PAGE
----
April 2012
2012 Northwest Linguistics Conference. University of Washington, Seattle. Das, D. (2012) Investigating the Role of Discourse Markers in Signalling Coherence Relations: A Corpus Study.

May 2010
26th Northwest Linguistics Conference. Simon Fraser University, BC, Canada. Das, D. (2010) The Uses and Distribution of Non-progressive Verbs in Progressive Forms in English: A Corpus-based Study.

October 2008
30th All India Conference of Linguists, Deccan College Post-Graduate & Research Institute, Pune, India. Das, D. (2008) Technical Terms and Vernacular: Some Notes on Linguistic Terminology in Bangla.

INVITED TALKS

2014 Guest Lecture. LING 803 (Discourse and Pragmatics). “Signalling of Coherence Relations in Discourse”. October 16, 2014

2013 Guest Lecture. LING 220 (Introduction to Linguistics). “Observe Signals, Understand Relations”. April 9, 2013

CORPUS

Das, Debopam and Manfred Stede. The Bangla RST Discourse Treebank (under development).

Das, Debopam, Maite Taboada, and Paul McFetridge. RST Signalling Corpus LDC2015T10 . Web Download. Philadelphia: Linguistic Data Consortium, 2015.

EDUCATION

2009 – 2014
Simon Fraser University, Burnaby, Canada
PhD in Linguistics (completed in August 2014)
Dissertation Topic: Signalling of Coherence Relations in Discourse

2004 – 2007
University of Calcutta, Kolkata, India
MA in Linguistics

2000 – 2004
University of Calcutta, Kolkata, India
BA in English Language and Literature

PROFESSIONAL EXPERIENCE

RESEARCH EXPERIENCE

June 2017 – Present
Postdoctoral Fellow, University of Potsdam, Germany
The Bangla RST Discourse Treebank
Project PIs: Dr. Debopam Das and Dr. Manfred Stede
This project aims to develop a corpus in Bangla (an Indo-Aryan language) annotated for coherence relations according to Rhetorical Structure Theory (RST). The corpus contains 266 texts, comprising 71,009 words, with an average of 267 words per text. The corpus represents newspaper genre. The texts have been collected from a popular Bangla daily called Anandabazar Patrika published in India. The corpus started with the annotation of 16 texts, which were evaluated for agreement among the annotators. The currently-ongoing work includes annotation of the remaining 250 more texts, representative of different sub-genres in the newspaper genre.

September 2016 – Present
Postdoctoral Fellow, University of Potsdam, Germany
Underspecification and RST
Project PI: Dr. Manfred Stede
This project examines the disagreement in Rhetorical Structure Theory annotation which takes into account what we consider "legitimate" disagreements. In rhetorical analysis, as in many other pragmatic annotation tasks, a certain amount of disagreement is to be expected, and it is important to distinguish true mistakes from legitimate disagreements due to different possible interpretations of the structure and intention of a text. Using different sets of annotations in German and English, we present an analysis of such possible disagreements, and propose an underspecified representation that captures the disagreements.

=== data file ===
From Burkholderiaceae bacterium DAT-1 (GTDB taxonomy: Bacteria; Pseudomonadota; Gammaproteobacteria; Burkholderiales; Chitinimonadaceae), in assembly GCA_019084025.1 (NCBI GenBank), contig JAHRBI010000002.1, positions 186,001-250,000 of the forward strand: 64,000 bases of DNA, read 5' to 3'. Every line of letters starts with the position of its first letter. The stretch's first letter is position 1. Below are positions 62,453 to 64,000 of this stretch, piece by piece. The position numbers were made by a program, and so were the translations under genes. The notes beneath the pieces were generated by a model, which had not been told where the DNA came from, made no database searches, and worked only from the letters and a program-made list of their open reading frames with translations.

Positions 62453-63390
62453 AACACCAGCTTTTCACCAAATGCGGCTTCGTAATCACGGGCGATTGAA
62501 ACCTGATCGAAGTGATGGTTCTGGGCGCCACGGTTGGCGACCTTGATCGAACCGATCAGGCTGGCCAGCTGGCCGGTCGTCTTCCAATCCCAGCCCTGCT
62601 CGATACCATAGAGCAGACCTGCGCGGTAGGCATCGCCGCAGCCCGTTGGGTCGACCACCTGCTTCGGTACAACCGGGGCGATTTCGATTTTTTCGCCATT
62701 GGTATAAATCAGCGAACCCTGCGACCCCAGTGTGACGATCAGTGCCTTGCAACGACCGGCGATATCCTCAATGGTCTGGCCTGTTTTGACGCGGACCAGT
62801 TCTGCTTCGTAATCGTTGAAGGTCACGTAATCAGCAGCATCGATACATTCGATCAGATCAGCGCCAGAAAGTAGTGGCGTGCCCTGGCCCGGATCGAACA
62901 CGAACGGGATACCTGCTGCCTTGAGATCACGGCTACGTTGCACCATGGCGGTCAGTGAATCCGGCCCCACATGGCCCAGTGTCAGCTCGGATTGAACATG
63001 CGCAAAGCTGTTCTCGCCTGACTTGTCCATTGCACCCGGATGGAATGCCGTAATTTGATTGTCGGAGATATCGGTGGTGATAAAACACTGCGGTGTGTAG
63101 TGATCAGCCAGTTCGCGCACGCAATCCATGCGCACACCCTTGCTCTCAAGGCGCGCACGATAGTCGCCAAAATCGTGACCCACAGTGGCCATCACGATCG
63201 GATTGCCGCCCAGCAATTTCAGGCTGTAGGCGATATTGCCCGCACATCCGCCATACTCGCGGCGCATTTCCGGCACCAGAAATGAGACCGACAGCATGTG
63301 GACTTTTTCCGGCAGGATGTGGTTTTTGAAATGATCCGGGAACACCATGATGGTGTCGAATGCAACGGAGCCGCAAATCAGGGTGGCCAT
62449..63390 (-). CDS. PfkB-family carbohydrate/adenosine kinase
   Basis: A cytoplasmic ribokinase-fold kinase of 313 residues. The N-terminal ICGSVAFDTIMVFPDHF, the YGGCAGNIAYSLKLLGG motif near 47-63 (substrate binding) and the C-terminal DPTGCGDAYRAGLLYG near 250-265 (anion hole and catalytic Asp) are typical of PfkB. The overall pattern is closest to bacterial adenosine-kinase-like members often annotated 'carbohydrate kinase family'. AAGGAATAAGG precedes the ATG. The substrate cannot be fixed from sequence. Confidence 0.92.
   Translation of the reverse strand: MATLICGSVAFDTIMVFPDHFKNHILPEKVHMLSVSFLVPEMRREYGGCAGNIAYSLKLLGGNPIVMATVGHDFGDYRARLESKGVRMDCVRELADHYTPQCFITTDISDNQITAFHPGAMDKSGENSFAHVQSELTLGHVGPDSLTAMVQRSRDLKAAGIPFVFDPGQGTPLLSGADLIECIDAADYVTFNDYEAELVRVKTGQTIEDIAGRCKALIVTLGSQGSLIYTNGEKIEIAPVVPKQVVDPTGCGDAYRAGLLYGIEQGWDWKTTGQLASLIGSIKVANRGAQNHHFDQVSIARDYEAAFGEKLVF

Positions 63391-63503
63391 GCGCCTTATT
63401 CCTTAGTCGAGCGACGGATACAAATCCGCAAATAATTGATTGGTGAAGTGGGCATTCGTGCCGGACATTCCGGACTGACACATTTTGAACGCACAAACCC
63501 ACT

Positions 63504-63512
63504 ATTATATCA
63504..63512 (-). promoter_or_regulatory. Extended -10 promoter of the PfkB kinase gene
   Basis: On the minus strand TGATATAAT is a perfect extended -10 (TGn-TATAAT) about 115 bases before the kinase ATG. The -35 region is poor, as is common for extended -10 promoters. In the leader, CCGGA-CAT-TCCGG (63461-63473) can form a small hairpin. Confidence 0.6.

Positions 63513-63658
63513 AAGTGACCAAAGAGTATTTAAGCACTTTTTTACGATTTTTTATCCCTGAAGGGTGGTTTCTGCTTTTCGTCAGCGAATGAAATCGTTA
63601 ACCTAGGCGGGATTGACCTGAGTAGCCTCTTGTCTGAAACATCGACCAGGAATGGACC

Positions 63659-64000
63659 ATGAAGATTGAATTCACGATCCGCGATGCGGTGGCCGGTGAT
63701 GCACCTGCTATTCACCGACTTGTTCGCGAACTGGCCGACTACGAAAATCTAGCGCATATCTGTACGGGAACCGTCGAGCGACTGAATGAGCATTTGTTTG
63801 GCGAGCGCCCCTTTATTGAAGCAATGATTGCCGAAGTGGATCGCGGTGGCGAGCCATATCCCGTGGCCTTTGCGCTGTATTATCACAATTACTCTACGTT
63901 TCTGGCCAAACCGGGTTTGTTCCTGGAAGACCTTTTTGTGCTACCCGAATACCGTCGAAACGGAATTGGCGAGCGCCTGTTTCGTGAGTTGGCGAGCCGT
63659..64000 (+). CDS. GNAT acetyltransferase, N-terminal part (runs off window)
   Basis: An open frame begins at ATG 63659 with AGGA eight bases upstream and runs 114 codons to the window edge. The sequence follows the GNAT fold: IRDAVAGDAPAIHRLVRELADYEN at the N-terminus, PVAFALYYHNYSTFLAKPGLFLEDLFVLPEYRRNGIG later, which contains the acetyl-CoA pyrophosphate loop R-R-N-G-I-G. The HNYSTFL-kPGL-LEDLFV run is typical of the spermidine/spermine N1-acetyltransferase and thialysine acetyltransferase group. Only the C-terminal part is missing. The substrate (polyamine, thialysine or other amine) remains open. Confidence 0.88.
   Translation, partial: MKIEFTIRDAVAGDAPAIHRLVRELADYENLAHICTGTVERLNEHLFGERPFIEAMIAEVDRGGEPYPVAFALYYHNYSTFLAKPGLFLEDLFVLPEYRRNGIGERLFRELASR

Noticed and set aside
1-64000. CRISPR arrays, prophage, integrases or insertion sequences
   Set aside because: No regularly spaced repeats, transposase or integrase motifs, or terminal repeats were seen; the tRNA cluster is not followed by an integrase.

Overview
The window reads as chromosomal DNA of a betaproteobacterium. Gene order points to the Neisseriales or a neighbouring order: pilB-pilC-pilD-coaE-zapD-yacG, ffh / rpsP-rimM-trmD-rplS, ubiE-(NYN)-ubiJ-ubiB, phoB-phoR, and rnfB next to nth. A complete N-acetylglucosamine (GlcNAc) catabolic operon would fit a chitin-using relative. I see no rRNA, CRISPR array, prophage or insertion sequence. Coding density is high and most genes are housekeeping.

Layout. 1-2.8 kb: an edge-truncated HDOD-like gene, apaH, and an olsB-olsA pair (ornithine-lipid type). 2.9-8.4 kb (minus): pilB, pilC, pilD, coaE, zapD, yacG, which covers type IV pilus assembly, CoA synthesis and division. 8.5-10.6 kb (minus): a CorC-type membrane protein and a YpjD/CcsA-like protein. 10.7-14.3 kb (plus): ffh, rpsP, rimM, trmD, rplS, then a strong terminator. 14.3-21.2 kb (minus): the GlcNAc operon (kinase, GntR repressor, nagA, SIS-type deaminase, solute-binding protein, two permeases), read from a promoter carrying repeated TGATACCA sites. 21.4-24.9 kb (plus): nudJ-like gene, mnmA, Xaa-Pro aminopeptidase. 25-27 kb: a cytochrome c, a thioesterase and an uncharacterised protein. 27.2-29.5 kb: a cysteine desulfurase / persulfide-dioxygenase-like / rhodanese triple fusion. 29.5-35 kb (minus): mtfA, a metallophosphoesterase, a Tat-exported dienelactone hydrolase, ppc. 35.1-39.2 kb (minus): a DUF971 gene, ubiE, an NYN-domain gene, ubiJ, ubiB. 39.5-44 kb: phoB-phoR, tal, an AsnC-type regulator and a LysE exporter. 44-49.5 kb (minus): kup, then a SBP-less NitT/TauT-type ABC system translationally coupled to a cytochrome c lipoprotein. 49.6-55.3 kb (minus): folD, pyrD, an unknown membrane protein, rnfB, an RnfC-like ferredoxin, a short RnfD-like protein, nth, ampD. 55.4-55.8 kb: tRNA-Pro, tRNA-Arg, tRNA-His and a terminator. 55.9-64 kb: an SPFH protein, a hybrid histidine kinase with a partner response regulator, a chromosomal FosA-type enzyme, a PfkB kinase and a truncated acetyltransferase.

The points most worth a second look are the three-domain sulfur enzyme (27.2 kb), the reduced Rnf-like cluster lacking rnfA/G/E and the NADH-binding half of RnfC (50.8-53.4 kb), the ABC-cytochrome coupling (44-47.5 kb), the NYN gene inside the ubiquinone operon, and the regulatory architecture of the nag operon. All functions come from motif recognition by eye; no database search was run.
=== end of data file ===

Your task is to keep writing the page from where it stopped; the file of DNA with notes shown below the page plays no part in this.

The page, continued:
September 2014 – August 2016
Research Assistant, Simon Fraser University, Canada
Discourse Parsing for Sentiment Extraction
Project Supervisor: Dr. Maite Taboada
This project investigates the relationship between coherence relations (relations between propositions) and appraisal. In particular, we examine the role of coherence relations in the interpretation of evaluative words. By combining Rhetorical Structure Theory and Appraisal Theory, we analyze how different types of coherence relation influence the evaluative content expressed by nouns, adjectives, adverbs and verbs found in the relational unit. We found that relations such as Concession, Elaboration, Evaluation, Evidence and Restatement most frequently intensify the polarity of opinion words. We also find that most opinion words (about 70 percent) are positioned in the nucleus.

September 2009 – August 2014
Research Assistant, Simon Fraser University, Canada
Signalling of Coherence Relations in Discourse
Project Supervisors: (The late) Dr. Paul McFetridge and Dr. Maite Taboada
This project (also my PhD project) investigates how coherence relations are signalled in discourse, and what signals are used to indicate them. A secondary goal of this study is to examine whether coherence relations are more frequently explicit or implicit in terms of the type of signalling involved. I conducted a corpus study, examining the RST Discourse Treebank which includes a collection of 385 Wall Street Journal articles annotated for rhetorical (or coherence) relations. I examined each and every relation in that corpus, identifying the signals for those relations, and finally, adding a new layer of annotation to them, to include signalling information. Results from my corpus study show that the majority of relations (over 90%) in a discourse are signalled (sometimes by multiple signals), and also that the majority of signalled relations (over 80%) are indicated by signals other than discourse markers, such as lexical, semantic, syntactic and graphical features.